The player controls a triangle in the center of the screen. Every second (or more often in advanced levels), a piece comes in from the side and possibly pushes other pieces forward. Two consecutive pieces will never come in from the same quadrant, and runs of consecutive identical pieces on one row are longer than one might think statistically.
If a piece falls into the center square, the game is over.
If the player shoots a piece of the same color as their triangle, it will be "zooped" (cleared) and points are earned. If the piece behind the target piece is also of the same color, it is also "zooped." The same goes for the next piece, and so on. In the example, shooting to the left of the position in the screenshot will "zoop" the green pieces and return the player to the center, facing right (the opposite direction).
If a piece of a different color than the player's current piece is shot, the player's piece will switch colors with it. This is also what happens when a piece of a different color is encountered after zooping one or more pieces of the same color. In the example, shooting down would bounce off the orange piece (leaving a green piece behind), and return with the orange piece.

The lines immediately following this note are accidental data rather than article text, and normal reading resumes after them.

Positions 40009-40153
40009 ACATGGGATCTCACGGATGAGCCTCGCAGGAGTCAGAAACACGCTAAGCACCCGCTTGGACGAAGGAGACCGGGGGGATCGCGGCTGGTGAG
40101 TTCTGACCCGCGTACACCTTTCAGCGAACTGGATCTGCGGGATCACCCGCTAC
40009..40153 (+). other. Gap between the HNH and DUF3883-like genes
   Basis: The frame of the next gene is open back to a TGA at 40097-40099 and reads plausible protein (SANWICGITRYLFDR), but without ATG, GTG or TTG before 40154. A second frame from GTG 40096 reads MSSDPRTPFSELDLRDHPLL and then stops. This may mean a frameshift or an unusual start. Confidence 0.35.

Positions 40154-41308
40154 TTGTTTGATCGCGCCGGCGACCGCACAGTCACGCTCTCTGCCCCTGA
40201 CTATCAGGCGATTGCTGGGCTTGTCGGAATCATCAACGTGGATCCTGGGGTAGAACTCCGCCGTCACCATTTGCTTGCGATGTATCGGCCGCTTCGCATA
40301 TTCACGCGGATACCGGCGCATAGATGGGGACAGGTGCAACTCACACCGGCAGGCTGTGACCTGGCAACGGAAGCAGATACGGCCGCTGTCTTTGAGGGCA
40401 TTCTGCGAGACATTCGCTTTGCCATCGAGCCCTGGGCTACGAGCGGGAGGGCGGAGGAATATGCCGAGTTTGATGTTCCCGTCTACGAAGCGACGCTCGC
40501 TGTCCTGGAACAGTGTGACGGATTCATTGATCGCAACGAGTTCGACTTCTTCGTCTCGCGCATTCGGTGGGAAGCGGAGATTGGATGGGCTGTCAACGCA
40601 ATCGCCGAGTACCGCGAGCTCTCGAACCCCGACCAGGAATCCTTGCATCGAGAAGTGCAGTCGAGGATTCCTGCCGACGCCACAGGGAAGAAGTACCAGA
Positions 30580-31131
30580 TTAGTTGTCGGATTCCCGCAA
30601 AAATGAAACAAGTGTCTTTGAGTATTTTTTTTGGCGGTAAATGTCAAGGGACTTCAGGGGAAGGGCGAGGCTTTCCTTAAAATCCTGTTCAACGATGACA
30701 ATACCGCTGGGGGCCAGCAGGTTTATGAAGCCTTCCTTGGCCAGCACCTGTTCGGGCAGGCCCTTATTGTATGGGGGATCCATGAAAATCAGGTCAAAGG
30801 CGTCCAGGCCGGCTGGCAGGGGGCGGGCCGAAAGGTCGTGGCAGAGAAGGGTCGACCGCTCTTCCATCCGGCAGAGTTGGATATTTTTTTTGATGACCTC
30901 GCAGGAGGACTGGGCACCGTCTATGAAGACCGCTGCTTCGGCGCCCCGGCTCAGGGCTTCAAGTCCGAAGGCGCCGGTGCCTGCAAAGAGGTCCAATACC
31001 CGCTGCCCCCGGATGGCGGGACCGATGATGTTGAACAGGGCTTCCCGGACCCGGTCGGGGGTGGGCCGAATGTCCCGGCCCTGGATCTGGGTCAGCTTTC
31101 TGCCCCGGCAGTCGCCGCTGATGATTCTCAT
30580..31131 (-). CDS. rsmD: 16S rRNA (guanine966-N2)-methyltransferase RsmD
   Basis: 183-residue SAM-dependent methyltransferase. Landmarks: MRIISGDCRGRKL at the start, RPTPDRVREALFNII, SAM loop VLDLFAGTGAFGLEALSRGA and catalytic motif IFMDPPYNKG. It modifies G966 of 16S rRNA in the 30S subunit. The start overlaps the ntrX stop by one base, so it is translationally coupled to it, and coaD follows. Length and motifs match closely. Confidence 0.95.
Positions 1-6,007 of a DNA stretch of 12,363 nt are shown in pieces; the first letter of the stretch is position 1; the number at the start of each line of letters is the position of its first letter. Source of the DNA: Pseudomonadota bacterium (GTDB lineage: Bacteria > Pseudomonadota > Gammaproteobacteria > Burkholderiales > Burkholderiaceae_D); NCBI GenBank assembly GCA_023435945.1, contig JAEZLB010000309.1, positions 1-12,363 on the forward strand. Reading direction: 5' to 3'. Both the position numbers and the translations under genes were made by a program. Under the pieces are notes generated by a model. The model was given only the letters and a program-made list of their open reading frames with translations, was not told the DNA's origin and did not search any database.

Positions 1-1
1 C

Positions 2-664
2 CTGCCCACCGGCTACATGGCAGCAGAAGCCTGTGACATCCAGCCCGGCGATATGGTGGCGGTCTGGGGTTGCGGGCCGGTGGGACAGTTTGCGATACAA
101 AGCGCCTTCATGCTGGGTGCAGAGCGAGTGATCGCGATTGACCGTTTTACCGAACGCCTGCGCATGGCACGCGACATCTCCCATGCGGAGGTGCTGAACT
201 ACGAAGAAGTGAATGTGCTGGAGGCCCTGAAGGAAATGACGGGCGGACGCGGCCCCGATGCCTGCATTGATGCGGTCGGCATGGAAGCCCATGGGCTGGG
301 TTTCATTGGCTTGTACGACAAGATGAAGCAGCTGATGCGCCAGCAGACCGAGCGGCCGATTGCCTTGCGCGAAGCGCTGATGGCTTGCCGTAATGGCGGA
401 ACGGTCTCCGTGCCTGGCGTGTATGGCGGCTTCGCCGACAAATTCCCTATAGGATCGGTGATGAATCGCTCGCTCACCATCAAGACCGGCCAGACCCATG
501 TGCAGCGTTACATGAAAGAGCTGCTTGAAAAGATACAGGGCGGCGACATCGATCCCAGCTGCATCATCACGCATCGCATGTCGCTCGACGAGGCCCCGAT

When the quota of "zooped" pieces is met, the game speeds up and (before level 10) the background changes.
Various special pieces do different things:
A proximity bomb (shaped like a lightning bolt) blows up pieces in a 3×3 area centered at the target piece.
A line bomb (often shaped like a gear) clears a whole target line of pieces.
A color bomb (often shaped like a paint splotch) clears all the pieces in a quadrant that match the target piece.
Collect five spring pieces to clear the whole screen.
If a piece is pushed right next to the center square, it immediately disappears. In this way, the player may not lose because of a powerup entering the middle square.
Source: Wikipedia, "Zoop," available under the CC-BY-SA License.